Navigating ‘The Great Resignation’

Thursday, January 6, 2022

Belk College of Business professor Natasha Randle says it’s important for employers to focus on management fundamentals as record numbers of employees are quitting their jobs.

Natasha RandleManagers are navigating the ripple effects of the pandemic in what has been called “The Great Resignation,” with workers leaving their jobs at a record rate in 2021. And based on Society for Human Resource Management (SHRM) projections, this is unlikely to change in 2022. 

Randle, who teaches human resource management and organizational behavior as a clinical professor at UNC Charlotte’s Belk College of Business, said there are three key reasons for the change:

  • Pent-up turnover demand as workers waited through the pandemic to pursue opportunities.
  • “Transforming reflections,” where workers had time during the pandemic to reflect on what is important to them. She’s also seeing this in the classroom when she asks students to think about how they are different now because of the pandemic. The reasons students offer vary from prioritizing family and friends, spending more time on wellness, to enjoying nature and acknowledging they are experiencing burnout and need to focus on their mental health. 
  • Because the jobs are available, many employees are deciding the time is right to make the move. Reasons include more pay, a promotion or a better company culture.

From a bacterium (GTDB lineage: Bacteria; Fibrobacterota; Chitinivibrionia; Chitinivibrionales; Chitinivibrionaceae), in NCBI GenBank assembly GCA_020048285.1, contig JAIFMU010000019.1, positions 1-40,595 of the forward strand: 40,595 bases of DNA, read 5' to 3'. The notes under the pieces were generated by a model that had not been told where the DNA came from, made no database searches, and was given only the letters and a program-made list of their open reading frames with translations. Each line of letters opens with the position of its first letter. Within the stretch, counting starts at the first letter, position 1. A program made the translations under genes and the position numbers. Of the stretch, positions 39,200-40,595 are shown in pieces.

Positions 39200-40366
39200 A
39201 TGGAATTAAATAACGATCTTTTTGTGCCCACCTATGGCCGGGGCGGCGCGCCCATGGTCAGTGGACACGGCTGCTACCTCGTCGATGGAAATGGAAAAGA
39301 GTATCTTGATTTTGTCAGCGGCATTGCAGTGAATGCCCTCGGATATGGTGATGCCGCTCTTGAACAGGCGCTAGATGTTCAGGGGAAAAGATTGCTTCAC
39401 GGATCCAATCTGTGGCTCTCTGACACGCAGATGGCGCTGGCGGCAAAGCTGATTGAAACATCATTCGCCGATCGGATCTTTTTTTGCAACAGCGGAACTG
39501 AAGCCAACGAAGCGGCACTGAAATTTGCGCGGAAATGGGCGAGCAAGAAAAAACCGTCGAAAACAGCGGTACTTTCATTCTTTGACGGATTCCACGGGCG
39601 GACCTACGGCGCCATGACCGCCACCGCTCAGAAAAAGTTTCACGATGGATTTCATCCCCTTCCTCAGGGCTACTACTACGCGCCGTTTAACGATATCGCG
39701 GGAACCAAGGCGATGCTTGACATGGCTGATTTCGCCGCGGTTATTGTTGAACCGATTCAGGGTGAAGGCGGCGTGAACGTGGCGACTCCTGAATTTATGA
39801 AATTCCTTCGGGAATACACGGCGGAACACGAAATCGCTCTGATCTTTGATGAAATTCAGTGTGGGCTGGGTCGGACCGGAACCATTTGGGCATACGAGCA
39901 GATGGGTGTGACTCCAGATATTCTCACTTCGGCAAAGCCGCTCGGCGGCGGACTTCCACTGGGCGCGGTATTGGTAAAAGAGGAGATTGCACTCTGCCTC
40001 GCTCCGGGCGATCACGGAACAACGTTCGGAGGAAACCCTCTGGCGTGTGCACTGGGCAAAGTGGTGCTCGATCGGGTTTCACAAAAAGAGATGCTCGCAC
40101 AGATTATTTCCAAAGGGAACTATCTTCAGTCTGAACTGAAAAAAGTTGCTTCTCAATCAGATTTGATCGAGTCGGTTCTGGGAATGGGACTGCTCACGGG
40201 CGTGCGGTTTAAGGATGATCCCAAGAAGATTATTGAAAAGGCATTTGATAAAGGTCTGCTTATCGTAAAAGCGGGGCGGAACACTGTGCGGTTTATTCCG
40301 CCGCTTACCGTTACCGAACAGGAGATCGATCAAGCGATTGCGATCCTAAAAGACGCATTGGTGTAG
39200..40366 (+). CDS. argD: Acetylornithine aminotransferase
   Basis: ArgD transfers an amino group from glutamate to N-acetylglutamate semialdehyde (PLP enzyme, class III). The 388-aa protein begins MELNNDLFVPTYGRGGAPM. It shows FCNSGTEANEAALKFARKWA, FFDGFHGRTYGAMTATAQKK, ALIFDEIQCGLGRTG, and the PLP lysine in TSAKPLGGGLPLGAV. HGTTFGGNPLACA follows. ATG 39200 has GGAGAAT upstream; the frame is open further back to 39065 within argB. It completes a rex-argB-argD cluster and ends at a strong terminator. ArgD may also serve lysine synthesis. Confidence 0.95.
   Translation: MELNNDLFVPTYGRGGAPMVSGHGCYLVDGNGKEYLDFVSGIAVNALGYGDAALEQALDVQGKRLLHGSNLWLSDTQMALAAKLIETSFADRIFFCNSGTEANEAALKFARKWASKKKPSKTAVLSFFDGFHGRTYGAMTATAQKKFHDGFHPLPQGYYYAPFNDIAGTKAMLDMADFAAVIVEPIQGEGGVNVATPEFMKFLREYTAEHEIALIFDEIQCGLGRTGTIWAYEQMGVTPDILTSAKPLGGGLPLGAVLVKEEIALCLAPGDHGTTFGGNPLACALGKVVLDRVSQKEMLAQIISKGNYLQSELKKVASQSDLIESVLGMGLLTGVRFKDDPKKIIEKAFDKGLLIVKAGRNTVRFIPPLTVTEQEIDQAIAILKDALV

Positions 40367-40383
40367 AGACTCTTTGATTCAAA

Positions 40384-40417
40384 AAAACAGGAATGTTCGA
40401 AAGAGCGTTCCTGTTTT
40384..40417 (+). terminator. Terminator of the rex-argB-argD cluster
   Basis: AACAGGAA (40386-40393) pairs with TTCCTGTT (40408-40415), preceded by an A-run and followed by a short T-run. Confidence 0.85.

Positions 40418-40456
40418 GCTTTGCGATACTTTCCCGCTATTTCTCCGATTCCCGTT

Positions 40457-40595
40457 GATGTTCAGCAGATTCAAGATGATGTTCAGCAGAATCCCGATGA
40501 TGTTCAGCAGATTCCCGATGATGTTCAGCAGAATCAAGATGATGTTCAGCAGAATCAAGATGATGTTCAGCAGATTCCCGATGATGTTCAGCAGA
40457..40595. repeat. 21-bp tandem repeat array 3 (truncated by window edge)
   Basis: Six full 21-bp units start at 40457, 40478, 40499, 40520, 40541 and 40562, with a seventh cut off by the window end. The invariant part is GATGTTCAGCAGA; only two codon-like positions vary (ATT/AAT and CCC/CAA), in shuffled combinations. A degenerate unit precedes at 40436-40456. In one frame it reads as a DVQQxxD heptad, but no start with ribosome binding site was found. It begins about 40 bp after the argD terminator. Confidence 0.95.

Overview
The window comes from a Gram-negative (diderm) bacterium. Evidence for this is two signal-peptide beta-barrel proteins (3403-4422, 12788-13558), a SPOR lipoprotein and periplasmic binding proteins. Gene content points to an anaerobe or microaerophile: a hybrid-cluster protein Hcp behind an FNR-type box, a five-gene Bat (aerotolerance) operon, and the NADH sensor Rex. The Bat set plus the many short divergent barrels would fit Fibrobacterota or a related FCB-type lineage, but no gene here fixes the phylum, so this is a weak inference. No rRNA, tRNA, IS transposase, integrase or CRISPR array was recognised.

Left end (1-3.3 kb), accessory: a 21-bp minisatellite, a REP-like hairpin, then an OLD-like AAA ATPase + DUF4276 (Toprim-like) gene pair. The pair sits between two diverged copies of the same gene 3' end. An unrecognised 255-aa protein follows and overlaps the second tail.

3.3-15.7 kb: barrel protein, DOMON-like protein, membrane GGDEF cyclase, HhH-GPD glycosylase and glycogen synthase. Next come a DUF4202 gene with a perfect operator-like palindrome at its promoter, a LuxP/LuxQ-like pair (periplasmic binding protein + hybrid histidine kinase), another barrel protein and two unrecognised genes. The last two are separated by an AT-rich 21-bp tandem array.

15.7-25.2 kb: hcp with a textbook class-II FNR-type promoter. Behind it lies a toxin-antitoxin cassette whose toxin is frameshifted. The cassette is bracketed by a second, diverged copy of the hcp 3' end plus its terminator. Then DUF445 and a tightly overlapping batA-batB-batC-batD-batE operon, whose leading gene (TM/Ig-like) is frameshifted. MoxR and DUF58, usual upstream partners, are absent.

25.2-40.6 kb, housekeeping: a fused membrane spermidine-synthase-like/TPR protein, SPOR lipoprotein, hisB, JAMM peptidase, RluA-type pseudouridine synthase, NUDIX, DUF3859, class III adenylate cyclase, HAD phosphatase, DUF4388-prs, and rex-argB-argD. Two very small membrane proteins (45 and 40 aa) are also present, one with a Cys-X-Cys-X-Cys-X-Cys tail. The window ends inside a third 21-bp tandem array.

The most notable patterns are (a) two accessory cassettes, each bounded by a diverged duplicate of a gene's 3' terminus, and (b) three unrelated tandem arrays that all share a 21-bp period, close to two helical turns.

Randle said employers who are looking to navigate “The Great Resignation” in 2022 can benefit by following management theory, such as Hackman and Oldman’s job characteristics model, but with a contemporary application. 

“This model, which dates back to the 1970s, says in order to get positive outcomes, we should focus on things that are important,” Randle said.

Randle said relevant management foundations include:

  • Autonomy: Employees have enjoyed flexibility at home during the pandemic and some may benefit from continued autonomy in how they work as long as it aligns with the overall goals of the organization, she said.
  • Feedback: Engage employees by offering feedback and recognition. Feedback is made better by actively listening to employees. “Listen with your ears, but with your eyes as well to fully capture the things that employees are communicating,” she said. Also, pay attention when employees who have been active become withdrawn or disengaged. Offer feedback and craft solutions. 
  • Significance: When employees find that their jobs make significant contributions, particularly areas that are important to them, studies find they are more engaged and more likely to be retained. Employers should consider ways for employees to see and celebrate the impact of their work.

Randle added that employers are paying a premium when hiring and training new people when they also could focus on retaining good people. 

“This isn’t necessarily just about pay but could also be about autonomy, feedback and impactful work.”